See this movie. Then act on it.
Posted December 13, 2012 in Solving Global Warming
Last night I saw a truly amazing cinematic event, the new documentary film, Chasing Ice, which chronicles acclaimed environmental photographer James Balog’s heroic multi-year effort to capture the retreat of the world’s glaciers in the era of climate change. If a picture is worth a thousand words, this film is worth the Library of Congress. I won’t even try to describe it since Peter Lehner, NRDC’s executive director, already provided a great summary and background on the film in his blog. The only thing I’ll say is, find out where it is playing near you, see it, and spread the word.
The venue that several of us at NRDC saw the film was none other than the United Nations, which hosted a free viewing. James Balog and glacier scientist Dr. Tad Pfeffer spoke with the audience after the film. I was struck by the level of optimism the film provoked in the audience (and me). For anyone who has been following or working on climate change, the undeniable evidence that global warming is driving these magnificent glaciers to extinction confirms what we’ve known for years: the planet is in trouble.
So where’s the optimism, you ask? It’s in the fact that this evidence is indeed undeniable, and denial—funded by the fossil fuel industry and espoused by its allies in Congress and the right-wing media—has been the biggest obstacle to reaching the public and building political consensus to get serious about solutions. Balog and his team captured this evidence on film on a human level that no amount of data can match. You can see with high-def clarity how fast these ancient glaciers are falling apart and disappearing.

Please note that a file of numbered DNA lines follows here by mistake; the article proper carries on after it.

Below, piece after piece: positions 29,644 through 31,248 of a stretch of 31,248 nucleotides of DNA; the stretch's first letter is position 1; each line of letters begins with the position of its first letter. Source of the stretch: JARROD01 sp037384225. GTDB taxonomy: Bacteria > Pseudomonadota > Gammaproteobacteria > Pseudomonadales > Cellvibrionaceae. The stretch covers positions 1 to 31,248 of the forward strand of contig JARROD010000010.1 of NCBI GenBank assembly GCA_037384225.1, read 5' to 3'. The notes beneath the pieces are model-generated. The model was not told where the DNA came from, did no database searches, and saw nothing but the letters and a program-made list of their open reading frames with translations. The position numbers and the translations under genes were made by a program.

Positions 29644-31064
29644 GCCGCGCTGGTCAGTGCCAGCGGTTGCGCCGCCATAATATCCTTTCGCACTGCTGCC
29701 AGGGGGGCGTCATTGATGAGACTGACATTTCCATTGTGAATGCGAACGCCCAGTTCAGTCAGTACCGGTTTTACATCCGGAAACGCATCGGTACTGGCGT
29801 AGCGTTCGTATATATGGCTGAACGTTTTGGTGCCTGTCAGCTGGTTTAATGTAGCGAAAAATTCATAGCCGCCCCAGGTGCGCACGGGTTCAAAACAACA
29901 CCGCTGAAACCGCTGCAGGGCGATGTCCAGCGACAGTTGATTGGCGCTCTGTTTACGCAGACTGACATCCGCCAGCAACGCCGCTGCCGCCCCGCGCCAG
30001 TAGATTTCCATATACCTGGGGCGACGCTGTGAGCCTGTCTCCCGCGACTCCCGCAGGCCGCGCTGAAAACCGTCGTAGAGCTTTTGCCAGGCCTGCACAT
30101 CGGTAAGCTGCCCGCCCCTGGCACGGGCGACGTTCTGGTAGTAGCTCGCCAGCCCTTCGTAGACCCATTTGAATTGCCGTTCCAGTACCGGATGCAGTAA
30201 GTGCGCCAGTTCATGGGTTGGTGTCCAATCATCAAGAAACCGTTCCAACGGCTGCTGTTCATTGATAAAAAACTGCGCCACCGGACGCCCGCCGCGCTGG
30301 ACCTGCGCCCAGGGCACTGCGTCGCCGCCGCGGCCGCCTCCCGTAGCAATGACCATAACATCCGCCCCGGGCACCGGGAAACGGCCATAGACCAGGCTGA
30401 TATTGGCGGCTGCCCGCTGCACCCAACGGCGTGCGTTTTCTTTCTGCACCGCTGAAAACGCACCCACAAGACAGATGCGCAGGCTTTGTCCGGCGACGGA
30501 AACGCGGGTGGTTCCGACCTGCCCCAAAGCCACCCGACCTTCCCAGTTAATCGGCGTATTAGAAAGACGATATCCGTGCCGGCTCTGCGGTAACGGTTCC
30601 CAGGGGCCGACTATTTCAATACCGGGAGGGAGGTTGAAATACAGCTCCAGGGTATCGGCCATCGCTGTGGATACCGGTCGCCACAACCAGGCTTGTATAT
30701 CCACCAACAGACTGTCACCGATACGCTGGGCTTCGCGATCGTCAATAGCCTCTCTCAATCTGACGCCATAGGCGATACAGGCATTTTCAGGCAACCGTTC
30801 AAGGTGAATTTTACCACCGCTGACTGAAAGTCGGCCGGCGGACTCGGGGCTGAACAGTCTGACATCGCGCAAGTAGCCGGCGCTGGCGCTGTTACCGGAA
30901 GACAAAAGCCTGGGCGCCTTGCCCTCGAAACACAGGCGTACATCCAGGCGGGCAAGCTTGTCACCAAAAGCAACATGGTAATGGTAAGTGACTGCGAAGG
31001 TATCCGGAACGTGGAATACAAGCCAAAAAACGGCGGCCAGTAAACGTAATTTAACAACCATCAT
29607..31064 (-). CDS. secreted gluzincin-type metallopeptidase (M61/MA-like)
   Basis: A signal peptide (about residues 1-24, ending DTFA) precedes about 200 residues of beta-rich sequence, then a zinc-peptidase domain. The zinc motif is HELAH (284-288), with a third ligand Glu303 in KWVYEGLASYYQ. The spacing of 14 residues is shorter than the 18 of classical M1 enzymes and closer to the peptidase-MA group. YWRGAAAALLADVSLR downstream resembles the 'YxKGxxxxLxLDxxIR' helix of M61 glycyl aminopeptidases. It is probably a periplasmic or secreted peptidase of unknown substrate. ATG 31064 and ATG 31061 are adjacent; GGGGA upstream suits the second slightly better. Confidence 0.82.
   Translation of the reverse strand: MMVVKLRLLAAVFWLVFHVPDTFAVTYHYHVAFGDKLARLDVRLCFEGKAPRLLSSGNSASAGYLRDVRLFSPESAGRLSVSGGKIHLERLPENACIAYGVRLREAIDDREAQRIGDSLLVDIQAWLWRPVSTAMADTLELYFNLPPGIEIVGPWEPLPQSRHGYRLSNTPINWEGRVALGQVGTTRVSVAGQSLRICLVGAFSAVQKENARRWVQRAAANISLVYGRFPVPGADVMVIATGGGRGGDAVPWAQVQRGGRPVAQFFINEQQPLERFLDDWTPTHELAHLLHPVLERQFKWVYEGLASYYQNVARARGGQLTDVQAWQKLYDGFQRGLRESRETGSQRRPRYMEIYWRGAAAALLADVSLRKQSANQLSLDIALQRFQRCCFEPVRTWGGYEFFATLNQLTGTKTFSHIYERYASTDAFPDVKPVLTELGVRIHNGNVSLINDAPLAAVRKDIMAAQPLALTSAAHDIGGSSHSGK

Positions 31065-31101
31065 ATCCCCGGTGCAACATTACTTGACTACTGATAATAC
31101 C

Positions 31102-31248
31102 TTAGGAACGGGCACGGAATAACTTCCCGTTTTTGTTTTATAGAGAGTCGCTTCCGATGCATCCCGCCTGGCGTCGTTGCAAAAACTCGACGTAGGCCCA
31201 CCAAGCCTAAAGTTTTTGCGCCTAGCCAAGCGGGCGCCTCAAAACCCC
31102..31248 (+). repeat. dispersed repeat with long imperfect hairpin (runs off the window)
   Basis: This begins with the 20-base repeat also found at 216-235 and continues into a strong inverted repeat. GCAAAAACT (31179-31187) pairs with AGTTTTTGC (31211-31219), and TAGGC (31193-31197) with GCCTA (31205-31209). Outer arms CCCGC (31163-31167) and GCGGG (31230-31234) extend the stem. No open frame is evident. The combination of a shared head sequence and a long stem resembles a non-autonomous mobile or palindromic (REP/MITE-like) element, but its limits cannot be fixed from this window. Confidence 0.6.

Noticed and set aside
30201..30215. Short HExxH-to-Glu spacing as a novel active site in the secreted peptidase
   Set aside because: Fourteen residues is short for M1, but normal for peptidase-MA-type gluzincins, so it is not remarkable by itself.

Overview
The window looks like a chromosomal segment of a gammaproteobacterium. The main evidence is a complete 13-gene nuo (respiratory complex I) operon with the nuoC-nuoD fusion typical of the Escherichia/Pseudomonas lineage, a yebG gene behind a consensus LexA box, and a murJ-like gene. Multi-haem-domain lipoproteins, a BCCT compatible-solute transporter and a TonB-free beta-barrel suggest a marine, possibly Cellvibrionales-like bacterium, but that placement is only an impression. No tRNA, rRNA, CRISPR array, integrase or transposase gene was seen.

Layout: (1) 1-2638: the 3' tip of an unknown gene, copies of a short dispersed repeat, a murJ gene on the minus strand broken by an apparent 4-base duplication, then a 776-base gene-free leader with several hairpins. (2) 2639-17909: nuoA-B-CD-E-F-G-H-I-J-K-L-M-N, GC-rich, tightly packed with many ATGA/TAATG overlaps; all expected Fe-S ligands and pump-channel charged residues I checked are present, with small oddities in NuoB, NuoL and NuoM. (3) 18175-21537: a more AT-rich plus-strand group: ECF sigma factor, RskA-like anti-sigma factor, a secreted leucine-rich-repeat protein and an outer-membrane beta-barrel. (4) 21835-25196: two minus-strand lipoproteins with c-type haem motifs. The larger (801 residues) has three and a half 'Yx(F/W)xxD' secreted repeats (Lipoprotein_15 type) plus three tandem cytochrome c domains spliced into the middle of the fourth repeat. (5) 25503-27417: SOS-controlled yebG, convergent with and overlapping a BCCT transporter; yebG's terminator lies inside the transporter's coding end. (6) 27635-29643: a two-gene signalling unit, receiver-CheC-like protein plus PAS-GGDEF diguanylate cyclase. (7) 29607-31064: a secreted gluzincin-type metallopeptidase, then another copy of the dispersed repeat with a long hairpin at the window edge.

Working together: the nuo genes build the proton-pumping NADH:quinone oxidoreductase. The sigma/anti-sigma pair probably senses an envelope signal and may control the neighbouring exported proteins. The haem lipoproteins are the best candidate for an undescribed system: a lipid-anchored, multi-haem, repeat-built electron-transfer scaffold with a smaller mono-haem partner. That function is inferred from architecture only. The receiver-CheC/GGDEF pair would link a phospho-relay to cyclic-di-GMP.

In the Q&A after the film, our UN hosts discussed the climate treaty negotiations, the commitment made in Copenhagen to keep global warming under 2 degrees Celsius and the goal of reaching a new agreement in 2015. A six-year-old took the microphone and said she was going to tell all her friends and classmates to see the movie, which prompted Dr. Pfeffer to talk about the many things we all can do to make a difference. And Balog highlighted the Obama administration’s move to more than double fuel economy standards as a “huge” step that sends the right message to the world.
After the discussion, I had the opportunity to meet both Pfeffer and Balog and told them a story of when NRDC put together an image to illustrate climate change for the first floor debate in the U.S. Senate on climate change legislation in 2003. NASA had been taking satellite pictures of the polar ice cap since 1979 and by 2002 it had shrunk by 27%. We simply drew a red line representing where the ice had been in 1979 so you could see the change. This year, only 9 years later, the polar ice cap is less than half the size of what it was in 1979.
The view from space is one thing. But the view from ground level, I hope, can be a game changer.
I thanked Mr. Balog for mentioning the vehicle standards, which NRDC worked hard to make happen, and told him about the next big opportunity we are working on to persuade the Obama administration to develop standards to cut global warming pollution from power plants, by far the largest source in the U.S. These standards could result in twice the emission reductions as the vehicle standards, bring two-thirds of our nation’s emissions under control, and, perhaps most importantly, put the U.S. and President Obama in a position to truly lead the world to a far-reaching agreement in 2015.
So, round up your friends and family and go see Chasing Ice, and tell President Obama we need bold action and leadership on global warming solutions. Then spread the word and tell everyone you know to do the same.